75 artists full of promise and brilliance, all trying to figure out how to navigate this complicated world. To survive. It felt like such a priviliege- like how art school would have felt if I had been in the art dept, endlessly fascinating conversations ( and silliness) but also interesting because we had all been out in the real world for a little while.

I don’t know how the organisers did it, several venues, accommodation, lecture series and us artists! I am still recovering now, I wonder how they did it, but full of so much happiness and hope they are proud of their massive achievements.

Something else I am noticing is that there is a curator inside me , in the way that a lot of the curators who work with us at Core are coming into it as artists; I start seeing connections or works that I really want to show in some context…..We are yet to think about next years programming properly but I know we need to get a balance between what we want to show ( a lot) and we can actually physically manage. It is breakneck at the moment.

Liz and I had a meeting with the marvellous Amy Mckenny who runs Coexist in Southend. Firstly the Fiona Mcdonald and Phyllida Barlow show is excellent, secondly Amy is brilliant in all they have achieved down there. We are going to set up a different kind of Relay for next year in a cross artist led collaboration! Very exciting. So all in all a pretty marvellous couple of weeks.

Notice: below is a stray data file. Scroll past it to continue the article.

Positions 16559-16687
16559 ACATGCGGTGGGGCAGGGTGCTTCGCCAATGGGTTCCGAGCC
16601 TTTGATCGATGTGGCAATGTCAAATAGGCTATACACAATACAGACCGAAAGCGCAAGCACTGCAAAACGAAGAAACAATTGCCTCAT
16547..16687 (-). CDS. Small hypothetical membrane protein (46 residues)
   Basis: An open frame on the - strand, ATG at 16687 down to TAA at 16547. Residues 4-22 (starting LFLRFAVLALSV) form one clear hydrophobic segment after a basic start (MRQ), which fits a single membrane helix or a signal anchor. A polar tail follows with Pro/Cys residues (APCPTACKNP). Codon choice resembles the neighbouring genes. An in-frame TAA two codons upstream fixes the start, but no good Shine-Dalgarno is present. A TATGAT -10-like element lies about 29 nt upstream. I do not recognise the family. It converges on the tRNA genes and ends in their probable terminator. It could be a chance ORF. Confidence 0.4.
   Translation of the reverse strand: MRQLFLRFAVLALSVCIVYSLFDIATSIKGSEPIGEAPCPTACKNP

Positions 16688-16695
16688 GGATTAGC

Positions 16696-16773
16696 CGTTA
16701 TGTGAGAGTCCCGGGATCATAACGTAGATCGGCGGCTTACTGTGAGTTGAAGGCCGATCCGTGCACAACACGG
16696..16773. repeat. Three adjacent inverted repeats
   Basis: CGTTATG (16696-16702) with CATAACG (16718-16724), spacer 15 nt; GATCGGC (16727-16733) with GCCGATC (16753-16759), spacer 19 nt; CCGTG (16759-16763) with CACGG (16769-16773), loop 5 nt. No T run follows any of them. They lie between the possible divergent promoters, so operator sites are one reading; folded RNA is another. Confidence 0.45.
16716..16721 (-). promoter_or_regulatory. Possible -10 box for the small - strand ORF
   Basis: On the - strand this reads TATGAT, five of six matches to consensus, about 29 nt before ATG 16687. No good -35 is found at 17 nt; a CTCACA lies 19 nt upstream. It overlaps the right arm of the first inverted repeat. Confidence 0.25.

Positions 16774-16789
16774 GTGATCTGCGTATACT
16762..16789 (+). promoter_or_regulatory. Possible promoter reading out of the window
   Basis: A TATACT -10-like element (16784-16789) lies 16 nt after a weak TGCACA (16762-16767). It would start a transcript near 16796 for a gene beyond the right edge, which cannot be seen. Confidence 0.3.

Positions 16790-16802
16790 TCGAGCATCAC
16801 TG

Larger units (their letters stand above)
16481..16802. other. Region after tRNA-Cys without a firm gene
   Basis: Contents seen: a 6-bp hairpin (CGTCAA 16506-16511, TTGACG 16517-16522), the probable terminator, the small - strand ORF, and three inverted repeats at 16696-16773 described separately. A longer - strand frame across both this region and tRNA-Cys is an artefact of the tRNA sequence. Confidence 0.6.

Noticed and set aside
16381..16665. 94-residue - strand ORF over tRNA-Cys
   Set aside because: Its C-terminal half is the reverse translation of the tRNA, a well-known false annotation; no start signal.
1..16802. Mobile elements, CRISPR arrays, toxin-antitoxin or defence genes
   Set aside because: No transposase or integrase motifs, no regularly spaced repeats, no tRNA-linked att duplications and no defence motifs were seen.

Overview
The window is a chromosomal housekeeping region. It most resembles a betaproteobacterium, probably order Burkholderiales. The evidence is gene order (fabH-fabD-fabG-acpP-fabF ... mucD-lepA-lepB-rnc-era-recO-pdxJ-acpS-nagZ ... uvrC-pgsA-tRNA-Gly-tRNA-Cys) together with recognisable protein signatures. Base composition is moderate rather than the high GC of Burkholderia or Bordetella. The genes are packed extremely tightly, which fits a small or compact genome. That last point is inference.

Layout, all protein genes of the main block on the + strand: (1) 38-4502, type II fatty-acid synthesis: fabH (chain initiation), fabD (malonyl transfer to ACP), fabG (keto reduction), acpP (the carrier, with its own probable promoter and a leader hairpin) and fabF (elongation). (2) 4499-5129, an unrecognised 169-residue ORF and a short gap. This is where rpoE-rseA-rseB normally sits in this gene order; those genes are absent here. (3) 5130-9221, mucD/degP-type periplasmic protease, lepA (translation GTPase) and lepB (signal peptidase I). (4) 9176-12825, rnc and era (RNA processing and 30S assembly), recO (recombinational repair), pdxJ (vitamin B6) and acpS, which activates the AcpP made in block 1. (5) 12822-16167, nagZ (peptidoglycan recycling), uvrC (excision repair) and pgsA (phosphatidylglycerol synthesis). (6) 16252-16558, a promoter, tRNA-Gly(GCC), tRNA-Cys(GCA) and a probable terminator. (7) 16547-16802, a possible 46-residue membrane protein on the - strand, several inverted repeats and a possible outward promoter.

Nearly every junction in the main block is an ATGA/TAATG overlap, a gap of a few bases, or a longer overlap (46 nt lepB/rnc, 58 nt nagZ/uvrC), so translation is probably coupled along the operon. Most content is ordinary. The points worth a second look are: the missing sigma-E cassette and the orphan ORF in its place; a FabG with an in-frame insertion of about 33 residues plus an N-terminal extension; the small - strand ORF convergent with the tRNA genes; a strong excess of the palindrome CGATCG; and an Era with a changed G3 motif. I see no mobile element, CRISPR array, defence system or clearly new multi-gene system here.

Thursday, October 21, 2010

Sisyphus - The Absurd Hero and UKYA

So Sisyphus opens tonight and I myself am not there for the PV at Core Gallery for the first time so a bit nerve wracking but I leave it in competant hands.

I am doing my art thang having been selected for the UKYA event in derby

( through an open submission- that oh so controversial subject....! )

4 days of exhibitions, events, dance, poetry and mucis, lectures and networking. Its going to be fantastic!

Here is more about Sisyphus which looked amazing in progress and we have a fab interview with curator/artist Rachel Price who has an interview with on

Read more here :


Core Gallery Deptford, London, SE8 3DX


(Part I): Nick Bailey │Alexander Bates │ Jim Bond │Rodney Dee │ JooHee Hwang│ Matthew James Kay│ Rachel Price

New sculpture and video by 7 artists across in response to the Greek myth of Sisyphus. The exhibiting artists all explore notions of the absurd, futility and circularity in their practice whilst simultaneously displaying an immersion in the process, be it material or conceptual.

In Greek mythology Sisyphus was the king who for his crimes was subjected to the ceaseless task of pushing a boulder up a mountain only to watch it fall down the other side, and to repeat this for all eternity. However it is Sisyphus’ approach to his hopeless fate that rouses interest and why the myth is so frequently revisited in literary interpretations.

The French Absurdist, Albert Camus, refers to Sisyphus as ‘The Absurd Hero’ concluding that: “I leave Sisyphus at the foot of the mountain! One always finds one’s burden again. But Sisyphus teaches the higher fidelity that negates the gods and raises rocks. He too concludes that all is well. This universe henceforth without a master seems to him neither sterile nor futile. Each atom of that stone, each mineral flake of that night filled mountain, in itself forms a world. The struggle toward the heights is enough to fill a man’s heart. One must imagine Sisyphus happy”. Albert Camus, The Myth of Sisyphus (1942).